Delivered by Her Excellency Lana Nusseibeh, Ambassador and Permanent Representative
We thank Gabon for organizing this open debate, and the UAE welcomes that Gabon has joined the Shared WPS Presidency Commitments. We thank Deputy Secretary-General Amina Mohammed, Executive Director Sima Bahous, AU Special Envoy Ms. Diop, and especially Ms. Nader for their powerful contributions today.
There are many contexts around the world that we could use as examples of women and girls’ resilience. But one of the most prominent ones today is that of Afghan women and girls. It has been almost 400 days since girls in Afghanistan have not been allowed to attend secondary schools. There are no ifs and buts. The UAE finds this, and the many other restrictions in place since the Taliban took over, completely unacceptable.
The exclusion of Afghan women and girls from public and social life is yet another example of how violence against women and girls can take numerous forms. In the face of this violence, we continue to hear inspirational stories of female teachers and students tirelessly pursuing their right to education in Afghanistan. They use digital tools to attend classes in the metaverse. Can we find a better alternative than forcing women and girls into the virtual space? I think we can, and we must. This is enabling gender apartheid if we accept this as a long-term solution.
Despite the resistance of women and girls around the world to repeated acts of misogyny, armed groups exacerbate acts of violence in all its forms. They erode the social fabric of communities. They abuse, persecute, detain, and oppress women. So, by focusing today’s discussion on how to strengthen women’s resilience under these circumstances, we honor the core idea of the WPS agenda at its inception.
You were asked at the press stakeout earlier what these Council sessions actually achieve. Let’s commit today to answering that question. Gabon’s action-oriented approach today is welcome in capturing the recommendations we all make in a Chair’s summary. The UAE, therefore, proposes the following four recommendations:
First, we know that local and regional women’s networks and organizations are key. When violence in communities erupts, its impact can be crippling and life-long. These networks provide a foundation for collective resilience against conflict. Yet, as we heard from Executive Director Bahous today, these networks continue to face barriers in access to consistent and reliable funding. They rely on the goodwill of individual Member States, yet still – bilateral contributions went down from 0.4% to 0.3% in just one year. We lack a systematic approach, despite the financial mechanisms that exist. Accordingly, our recommendation is to ask the Fifth Committee to consider funding women’s organizations as part of the UN’s regular budget as a key recommendation for today.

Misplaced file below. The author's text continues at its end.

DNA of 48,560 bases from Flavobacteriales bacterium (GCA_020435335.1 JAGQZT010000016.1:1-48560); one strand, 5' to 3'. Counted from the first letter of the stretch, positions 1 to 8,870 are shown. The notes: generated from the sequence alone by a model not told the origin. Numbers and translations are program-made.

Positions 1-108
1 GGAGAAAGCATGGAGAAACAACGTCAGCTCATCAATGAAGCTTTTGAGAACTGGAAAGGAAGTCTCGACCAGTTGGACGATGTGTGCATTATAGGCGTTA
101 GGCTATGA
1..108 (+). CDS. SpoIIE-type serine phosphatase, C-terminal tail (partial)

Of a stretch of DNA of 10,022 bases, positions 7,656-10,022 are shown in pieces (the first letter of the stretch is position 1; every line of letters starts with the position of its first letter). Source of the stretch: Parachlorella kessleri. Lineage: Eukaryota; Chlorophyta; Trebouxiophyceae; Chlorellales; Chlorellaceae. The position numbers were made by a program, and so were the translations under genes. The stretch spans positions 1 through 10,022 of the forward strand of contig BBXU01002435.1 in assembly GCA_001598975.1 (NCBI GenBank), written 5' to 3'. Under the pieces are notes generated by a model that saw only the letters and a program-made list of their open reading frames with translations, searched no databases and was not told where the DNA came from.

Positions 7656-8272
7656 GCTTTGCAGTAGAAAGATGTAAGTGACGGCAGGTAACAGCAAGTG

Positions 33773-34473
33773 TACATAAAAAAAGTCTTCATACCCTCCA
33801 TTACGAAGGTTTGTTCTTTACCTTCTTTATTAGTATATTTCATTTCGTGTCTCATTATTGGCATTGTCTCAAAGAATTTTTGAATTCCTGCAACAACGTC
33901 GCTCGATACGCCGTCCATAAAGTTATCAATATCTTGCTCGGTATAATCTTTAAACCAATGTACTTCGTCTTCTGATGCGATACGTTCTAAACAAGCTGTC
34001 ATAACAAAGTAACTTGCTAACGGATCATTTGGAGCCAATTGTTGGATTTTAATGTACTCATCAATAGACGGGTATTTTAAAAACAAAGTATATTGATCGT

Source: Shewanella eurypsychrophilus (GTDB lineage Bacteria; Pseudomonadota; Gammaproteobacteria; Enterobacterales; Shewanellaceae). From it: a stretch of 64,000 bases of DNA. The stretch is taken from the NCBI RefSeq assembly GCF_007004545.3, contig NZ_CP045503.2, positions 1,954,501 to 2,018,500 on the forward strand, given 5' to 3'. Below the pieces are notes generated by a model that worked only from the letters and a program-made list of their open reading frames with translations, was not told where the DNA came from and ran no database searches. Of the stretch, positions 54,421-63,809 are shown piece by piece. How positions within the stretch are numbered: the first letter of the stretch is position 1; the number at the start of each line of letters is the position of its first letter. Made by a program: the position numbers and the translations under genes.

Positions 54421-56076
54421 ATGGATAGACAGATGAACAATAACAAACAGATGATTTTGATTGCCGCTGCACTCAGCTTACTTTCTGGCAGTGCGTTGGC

Second, when women participate in the economy and directly benefit from this participation, they are more resilient against violence. In the age of digitization, women and girls’ economic and social growth increasingly depends on their access to digital technologies. In the Oyo State in Nigeria, the “She Learns Here” initiative provides workshops where rural women learn basic business skills and digital skills. If they are to be on par with their male peers in the economy, their digital literacy and connectivity are indeed bare necessities. But no one should have to exist solely in the metaverse to have their rights protected. Their voices need to be heard and amplified in school, with their classmates, and in all the other facets of public life where they belong. Let’s give them the digital tools to compete in the same world as men and boys.
Third, protection of women and girls is bolstered when women peacekeepers, observers, and protection officers are in the field. This is why the UAE’s Sheikha Fatima bint Mubarak Women, Peace and Security Initiative, developed in partnership with UN Women, launched its third training programme for women cadets in September. Recently, Executive Director Bahous got to meet the new cohort of cadets from Kenya, from India, Bahrain, and elsewhere seeing first-hand the impact that this initiative is having in the Middle East, Asia, and Africa. We have repeatedly heard cadets link the training to their later success in service, bolstering their self-confidence and critical skills. Investments in their capacity help strengthen gender-responsive and inclusive security sector reform at the national level as well as the international level. This can be a step-change towards effective responses to threats and violence by armed groups. Financing for that capacity-building must accelerate, particularly as conflict become more dangerous than ever before for all of us.
As we inch closer to another anniversary of resolution 1325, we must reflect on what this really means. We find ourselves still battling the misconceptions of women and girls as victims or survivors, but not agents of change. We are witnessing Afghanistan rapidly roll back into the same place it was 22 years ago. In that same time frame, the international community, including this Council, has been adequately and sufficiently equipped with the necessary tools to drive this agenda forward. The political will apparently exists as well as the framework. Now, more than ever, action is the missing piece. As we heard from Ms. Melinda Gates during UNGA77, “we need to stop talking about empowering women, and just give them power”. I can think of no better final recommendation for this Council.